My husband rated this soup a “10” followed by a “Wow”! I should clarify that my husband is not a picky eater, but because he is now eating gluten-free food, the “Wow” factor is sometimes harder to get. The crabmeat I added to this soup made it really filling and it was our main meal for the day, with a simple gluten-free roll on the side. I’m sure it would also taste great without the crabmeat – your choice!

Potato Leek Soup with Crabmeat

 1 tablespoon olive oil

2 tablespoons butter

1 celery stalk, chopped

1 large carrot, chopped

1 leek  (slice vertically, remove roots and dark green leaves), rinse and chop finely

6 small new potatoes, diced, skin on

1 clove garlic, minced

dash of salt/pepper

3 cups vegetable stock

¼ teaspoon dried dill

6 oz. crabmeat, fresh or canned

1 can (12 oz.) whole evaporated milk

In a large soup pot, heat oil and butter on medium-high heat until melted. Add chopped celery, carrot and leek and sauté until tender. Add in diced potatoes and garlic. Add a dash of salt and pepper. Cook for 2-3 minutes, stirring often. Slowly pour in vegetable stock. Add dried dill, turn the heat down to simmer and cook until potatoes are soft when stuck with a fork. Once potatoes are soft, use a potato masher to break up the large chunks of potatoes. (It does not have to be a uniform texture.) Add the crabmeat and evaporated milk and simmer until heated through. Serve with a pinch of fresh chopped parsley, if desired. Makes 4 servings.

 
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Posted by on December 8, 2011 in Soups

 

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Apple Cinnamon Puffs…adventures in apple picking!

Ok, I admit it, I procrastinated a little too long this year. I’ve been going to the same apple orchard since my son was very little (he’s in college now). It’s a small orchard run by an old-timer nestled in the mountains of Western Maine alongside a beautiful river. My favorite apple variety is Macoun and the old-timer told me long ago that the Macoun was a late apple. So, I waited until the end of October this year to go apple picking. I planned it on a day when I could have lunch with a friend that lives about half way there. I was excited to hand pick each one and take that first crisp, juicy bite! As I’m driving up to the barn where they sell cider, honey, maple syrup and, of course, apples, it feels a little deserted. No one was in the barn or the orchard. The only greeter was the old-timer’s friendly German Shepherd! It didn’t really bother me, because I know many small farm stands work off the honor system. They leave their fruit or vegetables out and you weigh them and leave money in a box nearby. Except in this case, there were no apples out. So, I took an apple-picking tool off the wall and walked into the orchard. I was very surprised to see that every tree was bare. Ok, not every tree, but I don’t like Red or Golden Delicious, so they don’t count to me. I walked through the rows of trees and not one of them had an apple, not even on the highest branches! I had missed the season! I had read in the local newspapers it was a good year for apple crops, so I truly expected to find plenty still on the trees.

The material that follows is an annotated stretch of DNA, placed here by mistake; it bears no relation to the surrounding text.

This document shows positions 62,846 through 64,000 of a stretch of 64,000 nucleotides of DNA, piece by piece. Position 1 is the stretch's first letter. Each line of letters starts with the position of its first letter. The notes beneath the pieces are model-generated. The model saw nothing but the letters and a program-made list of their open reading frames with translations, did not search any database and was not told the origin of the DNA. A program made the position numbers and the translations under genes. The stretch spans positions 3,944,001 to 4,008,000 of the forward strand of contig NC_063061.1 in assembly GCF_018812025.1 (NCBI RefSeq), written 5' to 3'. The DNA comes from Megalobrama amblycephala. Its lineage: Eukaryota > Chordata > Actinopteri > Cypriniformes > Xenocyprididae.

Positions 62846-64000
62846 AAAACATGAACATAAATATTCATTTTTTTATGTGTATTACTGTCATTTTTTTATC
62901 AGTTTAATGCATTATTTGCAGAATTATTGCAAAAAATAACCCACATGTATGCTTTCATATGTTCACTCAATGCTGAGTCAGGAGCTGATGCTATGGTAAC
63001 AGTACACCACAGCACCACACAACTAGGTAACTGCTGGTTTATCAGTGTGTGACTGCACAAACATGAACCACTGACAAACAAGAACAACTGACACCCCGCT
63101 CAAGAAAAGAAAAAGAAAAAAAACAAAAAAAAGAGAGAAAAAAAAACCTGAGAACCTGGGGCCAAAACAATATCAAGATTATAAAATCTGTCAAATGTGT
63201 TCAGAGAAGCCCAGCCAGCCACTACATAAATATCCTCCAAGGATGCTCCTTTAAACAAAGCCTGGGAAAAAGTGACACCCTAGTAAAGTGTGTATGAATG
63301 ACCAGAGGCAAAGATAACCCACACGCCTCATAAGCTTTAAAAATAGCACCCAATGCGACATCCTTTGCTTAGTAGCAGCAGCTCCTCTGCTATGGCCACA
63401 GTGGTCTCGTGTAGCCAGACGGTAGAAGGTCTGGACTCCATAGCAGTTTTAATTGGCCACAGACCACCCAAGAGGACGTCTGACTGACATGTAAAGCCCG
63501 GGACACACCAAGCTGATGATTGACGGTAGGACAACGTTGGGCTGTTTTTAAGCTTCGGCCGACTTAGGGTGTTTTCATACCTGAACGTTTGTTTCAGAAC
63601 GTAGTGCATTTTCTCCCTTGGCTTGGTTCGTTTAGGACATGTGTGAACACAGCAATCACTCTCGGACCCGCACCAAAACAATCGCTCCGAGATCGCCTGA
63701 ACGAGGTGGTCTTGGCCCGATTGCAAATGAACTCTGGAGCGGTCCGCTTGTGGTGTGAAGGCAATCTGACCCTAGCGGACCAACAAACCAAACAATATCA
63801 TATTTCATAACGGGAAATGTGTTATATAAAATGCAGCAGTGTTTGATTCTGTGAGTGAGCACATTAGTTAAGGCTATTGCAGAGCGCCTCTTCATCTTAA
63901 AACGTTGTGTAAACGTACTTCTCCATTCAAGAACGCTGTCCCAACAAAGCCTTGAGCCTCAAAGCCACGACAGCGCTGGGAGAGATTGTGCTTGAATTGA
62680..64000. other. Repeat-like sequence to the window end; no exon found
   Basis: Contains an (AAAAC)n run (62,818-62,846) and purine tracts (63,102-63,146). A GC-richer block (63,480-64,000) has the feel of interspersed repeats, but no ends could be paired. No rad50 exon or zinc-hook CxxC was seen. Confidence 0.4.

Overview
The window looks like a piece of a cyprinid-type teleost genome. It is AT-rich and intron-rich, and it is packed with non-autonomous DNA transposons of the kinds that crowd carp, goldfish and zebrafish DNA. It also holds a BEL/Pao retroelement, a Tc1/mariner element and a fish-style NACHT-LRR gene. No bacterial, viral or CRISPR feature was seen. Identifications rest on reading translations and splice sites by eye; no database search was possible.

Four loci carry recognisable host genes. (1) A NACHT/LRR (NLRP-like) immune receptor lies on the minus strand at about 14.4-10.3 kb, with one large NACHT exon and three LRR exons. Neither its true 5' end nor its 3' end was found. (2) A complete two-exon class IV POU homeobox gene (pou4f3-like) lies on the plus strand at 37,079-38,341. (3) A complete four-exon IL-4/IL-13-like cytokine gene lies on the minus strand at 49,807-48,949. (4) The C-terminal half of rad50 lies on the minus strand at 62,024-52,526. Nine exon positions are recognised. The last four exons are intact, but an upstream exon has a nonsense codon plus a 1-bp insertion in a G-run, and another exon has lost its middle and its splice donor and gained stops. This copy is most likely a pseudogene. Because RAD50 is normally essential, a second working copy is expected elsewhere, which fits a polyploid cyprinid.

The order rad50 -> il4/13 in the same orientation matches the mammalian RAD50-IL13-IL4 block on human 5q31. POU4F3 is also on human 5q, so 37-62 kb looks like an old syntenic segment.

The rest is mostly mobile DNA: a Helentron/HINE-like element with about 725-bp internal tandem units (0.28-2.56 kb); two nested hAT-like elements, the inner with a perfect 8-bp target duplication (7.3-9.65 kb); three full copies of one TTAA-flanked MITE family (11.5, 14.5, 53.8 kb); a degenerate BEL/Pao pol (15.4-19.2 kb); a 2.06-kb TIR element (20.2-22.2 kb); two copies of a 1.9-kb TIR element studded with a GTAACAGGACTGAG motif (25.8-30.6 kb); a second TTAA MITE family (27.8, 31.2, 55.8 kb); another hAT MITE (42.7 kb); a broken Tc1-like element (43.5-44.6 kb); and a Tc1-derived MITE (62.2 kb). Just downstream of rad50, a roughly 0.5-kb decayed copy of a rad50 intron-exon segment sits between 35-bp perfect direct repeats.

I was disappointed, but not daunted. I was determined to find apples that day. I drove toward another orchard in a neighboring town, but a sign on the side of the road said they only had “drops”. “Drops” are those apples that fall on the ground under the tree. Many orchards use these to make cider because they are usually over-ripe and softer than apples still on the tree. No “drops” for me – I wanted crispy, crunchy, juicy apples right off the tree! So, I kept driving.

There are many orchards in the western part of Maine and I know roughly where a few of them are located. I headed toward one I had passed by a couple years ago when exploring the back roads – PieTree Orchard in Sweden, Maine. (http://www.pietreeorchard.com/) When I drove into their parking area, again, it was deserted. They were closed during the week, because the picking season was over. Luckily, they had apples out and available to buy using the honor system. Finally, I was able to buy a bag of organic Macoun apples. Success at last!

I hope you enjoy this gluten-free recipe. Use your favorite apples, and hopefully you didn’t have to drive to three towns all over the county to get them!

Apple Cinnamon Puffs 

5 large red apples, peeled, cored and thinly sliced

½ cup sugar

1¾ cup Pamela’s Wheat-free/Gluten-free Baking & Pancake Mix

4 tablespoons butter, melted

¾ cup milk

2 tablespoons sugar with ½ teaspoon ground cinnamon

Preheat oven to 450 degrees. Grease an 8 x 8-inch baking dish. Place sliced apples in a medium bowl, add sugar and stir to combine. Pour the apple mixture into the greased baking dish and spread evenly. In a large bowl, combine Pamela’s mix, melted butter and milk. Stir well to make a soft dough. Drop the dough by spoonful on top of apple slices and spread evenly over apples. Combine the 2 tablepoons sugar and cinnamon in a small dish and sprinkle on top of the dough. Bake for 25 to 30 minutes. Serve warm with whipped cream or vanilla ice cream. Makes about 6 servings.

 
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Posted by on November 11, 2011 in Desserts